July 26, 2013
By Michael Craig Miller M.D.
Harvard Medical School
Under severe enough stress, any normally calm and collected person might become angry, even to the point of violence. But some people lose their temper repeatedly — tension mounts until there is an explosive release.
Since the early 1980s, this type of repetitive behavior has been called intermittent explosive disorder (IED). People with this disorder respond with strong rage that is out of proportion to the situation. They may cause serious harm to people and property through violent words or deeds.
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A Controversial, but Common Problem
IED is more common than experts initially believed, and it can be quite destructive. A community survey by the National Institute of Mental Health showed that 5% to 7% of people have the symptom at some point during their lifetime. At any given time, 3% to 4% have the disorder. It also found that people with IED were often young, with the disorder starting in the early teens. The majority were male.
In the severest cases (at least three rage attacks per year), a person with IED may have dozens of episodes over time, leading to injuries requiring medical attention or causing thousands of dollars in property damage.
The condition remains controversial, especially when it is diagnosed in an individual being held to account for violent actions. Some commentators have worried that the diagnosis could be used as an "excuse" for bad behavior.
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The Causes Are Uncertain
We have limited information about the causes of IED, but we do know the disorder affects people in all cultural and socioeconomic groups.
It is sometimes hard to tell the difference between IED and other disorders that feature impulsive, aggressive behavior, including personality disorders, mood disorders, anxiety disorders and substance abuse.
Because all behavior originates in the brain, neuroscientists have focused on studying the biology behind violence. And given the high cost of IED to perpetrators and their victims, each new insight into the biology of this disorder is of great interest. Here's what we know so far:
- Close relatives of IED patients appear to have a significantly elevated risk of IED.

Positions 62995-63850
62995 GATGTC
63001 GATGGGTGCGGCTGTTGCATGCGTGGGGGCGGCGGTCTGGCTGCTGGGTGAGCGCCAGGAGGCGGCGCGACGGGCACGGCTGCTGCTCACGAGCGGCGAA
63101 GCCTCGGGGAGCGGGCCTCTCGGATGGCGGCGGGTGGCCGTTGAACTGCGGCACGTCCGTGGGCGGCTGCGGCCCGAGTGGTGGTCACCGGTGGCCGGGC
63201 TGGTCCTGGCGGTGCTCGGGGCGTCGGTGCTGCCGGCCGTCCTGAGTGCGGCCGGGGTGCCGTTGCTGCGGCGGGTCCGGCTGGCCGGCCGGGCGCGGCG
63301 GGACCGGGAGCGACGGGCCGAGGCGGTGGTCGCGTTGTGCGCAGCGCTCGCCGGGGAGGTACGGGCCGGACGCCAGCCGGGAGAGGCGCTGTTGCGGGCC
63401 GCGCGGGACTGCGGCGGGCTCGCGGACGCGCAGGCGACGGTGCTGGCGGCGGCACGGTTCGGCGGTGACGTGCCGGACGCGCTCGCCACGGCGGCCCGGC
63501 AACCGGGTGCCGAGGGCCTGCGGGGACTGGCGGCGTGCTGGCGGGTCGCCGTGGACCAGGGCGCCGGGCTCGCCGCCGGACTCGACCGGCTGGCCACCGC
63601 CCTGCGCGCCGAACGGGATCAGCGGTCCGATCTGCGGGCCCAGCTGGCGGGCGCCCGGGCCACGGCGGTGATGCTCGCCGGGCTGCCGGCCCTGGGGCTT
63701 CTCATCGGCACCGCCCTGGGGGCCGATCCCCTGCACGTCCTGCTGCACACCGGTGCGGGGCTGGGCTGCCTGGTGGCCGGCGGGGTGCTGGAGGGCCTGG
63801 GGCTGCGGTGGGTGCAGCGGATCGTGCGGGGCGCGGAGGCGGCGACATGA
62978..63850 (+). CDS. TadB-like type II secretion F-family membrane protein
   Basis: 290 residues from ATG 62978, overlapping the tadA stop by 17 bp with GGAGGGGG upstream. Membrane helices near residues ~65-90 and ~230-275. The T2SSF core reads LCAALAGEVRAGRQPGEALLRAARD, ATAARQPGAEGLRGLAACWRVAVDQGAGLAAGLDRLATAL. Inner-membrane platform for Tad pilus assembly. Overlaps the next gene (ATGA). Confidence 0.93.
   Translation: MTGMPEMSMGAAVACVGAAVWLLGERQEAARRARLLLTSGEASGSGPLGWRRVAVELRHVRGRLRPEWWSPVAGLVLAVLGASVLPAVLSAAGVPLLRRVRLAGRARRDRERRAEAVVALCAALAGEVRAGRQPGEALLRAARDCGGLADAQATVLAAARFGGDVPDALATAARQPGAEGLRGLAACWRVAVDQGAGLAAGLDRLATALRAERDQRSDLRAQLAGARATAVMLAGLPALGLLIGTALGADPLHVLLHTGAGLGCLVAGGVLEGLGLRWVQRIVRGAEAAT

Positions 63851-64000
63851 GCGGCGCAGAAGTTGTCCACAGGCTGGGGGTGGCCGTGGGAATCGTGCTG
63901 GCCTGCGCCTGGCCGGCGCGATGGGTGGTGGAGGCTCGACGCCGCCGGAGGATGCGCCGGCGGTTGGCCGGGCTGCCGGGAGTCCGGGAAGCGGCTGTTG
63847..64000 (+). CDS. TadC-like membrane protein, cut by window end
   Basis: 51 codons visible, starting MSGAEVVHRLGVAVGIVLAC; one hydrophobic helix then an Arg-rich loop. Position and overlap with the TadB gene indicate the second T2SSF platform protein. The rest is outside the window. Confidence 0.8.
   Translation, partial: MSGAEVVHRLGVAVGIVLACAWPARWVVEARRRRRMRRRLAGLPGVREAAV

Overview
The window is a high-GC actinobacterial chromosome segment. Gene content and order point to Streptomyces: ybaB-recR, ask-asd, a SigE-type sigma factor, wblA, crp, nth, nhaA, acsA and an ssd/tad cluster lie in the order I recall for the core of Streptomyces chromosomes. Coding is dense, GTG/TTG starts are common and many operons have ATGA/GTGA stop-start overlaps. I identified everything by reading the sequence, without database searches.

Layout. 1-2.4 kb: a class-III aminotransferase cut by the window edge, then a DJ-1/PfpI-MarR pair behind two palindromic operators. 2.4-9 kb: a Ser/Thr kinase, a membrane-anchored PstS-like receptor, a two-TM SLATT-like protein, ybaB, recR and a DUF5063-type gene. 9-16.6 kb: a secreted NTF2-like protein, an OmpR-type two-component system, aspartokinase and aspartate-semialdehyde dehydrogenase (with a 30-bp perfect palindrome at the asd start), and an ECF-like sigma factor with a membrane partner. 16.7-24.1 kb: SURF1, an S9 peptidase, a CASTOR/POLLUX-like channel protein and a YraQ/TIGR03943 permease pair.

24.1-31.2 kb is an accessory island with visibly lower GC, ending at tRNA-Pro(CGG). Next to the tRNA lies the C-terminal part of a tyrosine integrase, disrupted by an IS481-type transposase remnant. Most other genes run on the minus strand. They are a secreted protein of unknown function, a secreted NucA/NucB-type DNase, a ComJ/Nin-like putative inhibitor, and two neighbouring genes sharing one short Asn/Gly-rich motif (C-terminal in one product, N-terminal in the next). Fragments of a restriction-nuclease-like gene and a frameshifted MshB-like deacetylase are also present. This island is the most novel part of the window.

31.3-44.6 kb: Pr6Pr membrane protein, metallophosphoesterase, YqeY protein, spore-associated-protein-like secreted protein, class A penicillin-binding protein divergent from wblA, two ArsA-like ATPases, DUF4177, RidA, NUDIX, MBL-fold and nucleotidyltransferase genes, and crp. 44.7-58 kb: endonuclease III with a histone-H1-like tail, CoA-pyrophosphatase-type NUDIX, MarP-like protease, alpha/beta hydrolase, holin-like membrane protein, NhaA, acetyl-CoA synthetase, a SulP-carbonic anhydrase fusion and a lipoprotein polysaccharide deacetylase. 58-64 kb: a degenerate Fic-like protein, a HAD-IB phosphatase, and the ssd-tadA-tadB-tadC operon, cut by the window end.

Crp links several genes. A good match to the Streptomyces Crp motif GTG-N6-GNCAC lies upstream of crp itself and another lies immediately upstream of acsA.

- Several studies suggest that the disorder is associated with abnormal activity in parts of the brain responsible for regulating, even inhibiting, aggressive behavior. The chemical messenger involved is serotonin.
- Impulsive aggression, in general, is associated with low serotonin activity. Such aggression is also linked to damage to the prefrontal cortex, a center of judgment and self-control in the very front of the brain. One study found that, on some neuropsychological tests, people with IED performed similarly to patients who had suffered damage to the prefrontal cortex.
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Treatment Can Help
People who have trouble resisting their violent impulses, no matter what the cause, are not very likely to seek treatment. This is the biggest challenge for mental health professionals. Also, family and friends may be uncomfortable approaching a person with a violent temper to suggest getting help.
Many people with IED have had some psychiatric treatment, but fewer than 20% have been treated specifically for their impulsive rage attacks, according to 2 surveys. Those who do receive treatment often wait a decade or more after symptoms start to seek help. Often this is after significant violence has occurred or because they are seeking treatment for a different disorder.
Research on drug treatment has been limited. A number of medications are known to reduce aggression and prevent rage outbursts:
- Antidepressants, especially selective serotonin reuptake inhibitors (SSRIs)
- Mood stabilizers (lithium and antiseizure drugs)
- Antipsychotic drugs
In one study, impulsively aggressive patients who took the SSRI fluoxetine (Prozac) showed increased activity in the prefrontal cortex. Another study found that those who took fluoxetine for 12 weeks experienced statistically significant reductions in impulsive aggressive behavior compared with those who took a placebo. Researchers cautioned that even though the effect appeared strong, fewer than half the patients taking fluoxetine achieved a full or partial remission.
Cognitive behavioral therapy (CBT) combines cognitive restructuring, coping skills training and relaxation training. This approach looks promising for treating IED.
One small study looked at group and individual CBT. After 12 weekly sessions, patients participating in either individual or group therapy were significantly less aggressive and angry, and less depressed, than those in a control group. Those who attended individual therapy sessions also reported an improvement in their overall quality of life. Three months later, the improvements persisted.
Although we continue to need more research on treatment for IED, studies continue to support the idea that violence can be treated, even when no other symptoms are present. In fact, with many patients, violence may be the only symptom for a long time before any other problem appears. Early treatment can lower the risk to patients and their potential victims.
To read more about this topic, see Mental Illness and Violence or Intermittent Explosive Disorder Grabs Attention.
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Michael Craig Miller, M.D., is Senior Editor of Mental Health Publishing at Harvard Health Publications. He is an assistant professor of psychiatry at Harvard Medical School. Dr. Miller is in clinical practice at Beth Israel Deaconess Medical Center, where he has been on staff for more than 25 years.